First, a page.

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Barrow Hospital (sometimes referred to as Barrow Gurney Hospital) was a psychiatric hospital in Barrow Gurney, Somerset
The hospital was designed by Sir George Oatley of Bristol to the then-innovative colony plan based on detached 'villas' centred around a central cluster of service buildings. The plan called for 25 villas to house 1,200 patients, treatment centres for local authority and private patients, a chapel, recreation hall, laundry and central kitchens.
The buildings were austerely constructed of red brick with pantiled mansard roofs and were situated so as to give a sense of community and privacy as well as to take advantage of the wooded surroundings which were retained and enhanced by tree-thinning and landscaping.
Construction began in 1934 and although the hospital was not officially opened until 3rd May 1939, Barrow Hospital received its first patients in May 1938 with the complex still only half-built. It was intended that the rest of the planned buildings should be gradually added over the following years as funds allowed, but the outbreak of war in September 1939 halted all work on site and the architect's full vision was never realised.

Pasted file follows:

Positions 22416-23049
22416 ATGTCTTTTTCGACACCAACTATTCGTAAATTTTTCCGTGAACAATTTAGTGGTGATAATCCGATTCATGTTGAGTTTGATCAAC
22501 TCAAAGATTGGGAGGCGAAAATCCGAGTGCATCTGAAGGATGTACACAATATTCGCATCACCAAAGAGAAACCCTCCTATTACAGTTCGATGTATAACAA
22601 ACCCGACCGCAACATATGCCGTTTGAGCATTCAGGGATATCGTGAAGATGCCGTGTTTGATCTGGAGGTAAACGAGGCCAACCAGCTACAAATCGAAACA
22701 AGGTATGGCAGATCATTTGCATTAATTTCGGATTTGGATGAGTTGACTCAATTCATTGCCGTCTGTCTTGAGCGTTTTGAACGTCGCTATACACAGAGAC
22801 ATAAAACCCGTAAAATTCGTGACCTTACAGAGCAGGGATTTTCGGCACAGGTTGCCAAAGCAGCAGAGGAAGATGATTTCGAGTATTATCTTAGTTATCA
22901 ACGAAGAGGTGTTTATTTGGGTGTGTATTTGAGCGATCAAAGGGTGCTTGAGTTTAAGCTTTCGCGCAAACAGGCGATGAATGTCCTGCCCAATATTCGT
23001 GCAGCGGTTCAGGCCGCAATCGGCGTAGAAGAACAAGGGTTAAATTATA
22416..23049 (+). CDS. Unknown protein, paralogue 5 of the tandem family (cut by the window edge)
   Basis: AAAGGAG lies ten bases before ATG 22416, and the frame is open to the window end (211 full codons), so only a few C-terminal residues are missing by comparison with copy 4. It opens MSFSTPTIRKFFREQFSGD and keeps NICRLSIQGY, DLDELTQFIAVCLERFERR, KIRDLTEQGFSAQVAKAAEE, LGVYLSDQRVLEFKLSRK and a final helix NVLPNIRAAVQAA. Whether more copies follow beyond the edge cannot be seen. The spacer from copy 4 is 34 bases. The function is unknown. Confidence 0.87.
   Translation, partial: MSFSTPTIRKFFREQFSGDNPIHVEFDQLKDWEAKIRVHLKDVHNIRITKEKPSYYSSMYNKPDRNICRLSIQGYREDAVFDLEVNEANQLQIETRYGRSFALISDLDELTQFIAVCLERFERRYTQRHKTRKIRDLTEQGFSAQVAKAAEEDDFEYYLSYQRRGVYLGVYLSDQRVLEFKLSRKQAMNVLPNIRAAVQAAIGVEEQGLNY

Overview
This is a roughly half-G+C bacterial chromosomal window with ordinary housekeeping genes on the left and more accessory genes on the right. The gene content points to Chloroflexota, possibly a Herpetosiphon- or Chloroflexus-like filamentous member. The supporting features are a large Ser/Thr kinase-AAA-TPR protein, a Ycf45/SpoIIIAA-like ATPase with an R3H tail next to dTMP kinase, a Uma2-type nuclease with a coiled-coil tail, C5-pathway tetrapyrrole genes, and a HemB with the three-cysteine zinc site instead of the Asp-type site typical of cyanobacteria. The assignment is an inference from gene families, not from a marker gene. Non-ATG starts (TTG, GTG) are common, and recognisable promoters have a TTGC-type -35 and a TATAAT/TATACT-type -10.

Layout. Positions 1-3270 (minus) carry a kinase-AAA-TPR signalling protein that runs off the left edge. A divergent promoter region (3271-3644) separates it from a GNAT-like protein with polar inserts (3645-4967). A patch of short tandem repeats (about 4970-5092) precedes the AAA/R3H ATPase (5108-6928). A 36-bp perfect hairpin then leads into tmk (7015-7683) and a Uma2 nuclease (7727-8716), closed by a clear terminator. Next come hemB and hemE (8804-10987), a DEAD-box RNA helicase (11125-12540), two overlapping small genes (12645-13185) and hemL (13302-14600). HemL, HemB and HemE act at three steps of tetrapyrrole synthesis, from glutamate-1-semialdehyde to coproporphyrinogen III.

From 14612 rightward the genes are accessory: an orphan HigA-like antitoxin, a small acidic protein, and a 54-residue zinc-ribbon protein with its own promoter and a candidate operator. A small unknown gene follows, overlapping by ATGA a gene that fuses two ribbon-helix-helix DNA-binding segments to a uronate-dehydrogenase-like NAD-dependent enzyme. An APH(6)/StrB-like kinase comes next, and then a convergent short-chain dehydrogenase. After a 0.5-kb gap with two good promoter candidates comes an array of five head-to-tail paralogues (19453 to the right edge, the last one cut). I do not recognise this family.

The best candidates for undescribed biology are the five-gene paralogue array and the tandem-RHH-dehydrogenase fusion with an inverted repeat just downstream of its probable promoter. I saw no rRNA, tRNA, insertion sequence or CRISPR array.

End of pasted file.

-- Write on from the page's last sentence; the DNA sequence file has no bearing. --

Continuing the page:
At the outbreak of the Second World War the hospital was commandeered by the Royal Navy and became the Royal Naval Auxiliary Hospital, Barrow Gurney. The hospital treated seamen who had been injured during conflicts or who were suffering from psychological distress, brought in through the nearby Port of Bristol In 1940, the daily average number of patients under treatment was 356 and the medical and nursing staff numbered 215. The Naval Hospital was decommissioned and returned to civilian use in 1946.
In 1960 the hospital's population reached a peak of 453. At this time it was predicted that new community-based care initiatives would lead to a decline in patient numbers to 200 by 1975 but in the event this target was not met. However, there was a noticeable decline in numbers during the 1970s and some residential wards were replaced with out-patient and community support services.
In 2003 the Avon & Wiltshire Mental Health Partnership NHS Trust announced its intention to close Barrow Hospital by 2008. By 2004 only three residential wards remained open. A report published by Mind in 2003 found that on the issue of the hospital's closure, opinion among patients was divided with groups of patients having strong feelings both for and against. In 2005 a national survey of hospital cleanliness named Barrow as the dirtiest in Britain after inspectors found cigarette burns on floors, graffiti on walls, urine stains around a toilet and stains from bodily fluids on the bottom of a hoist chair. The report, combined with the collapse of part of the ceiling onto the head of a patient the same year saw the closure plan brought forward and the last ward closed the following year.
After closure, the hospital attracted a variety of unofficial visitors including metal thieves, vandals and graffiti artists who contributed to the deterioration of the buildings.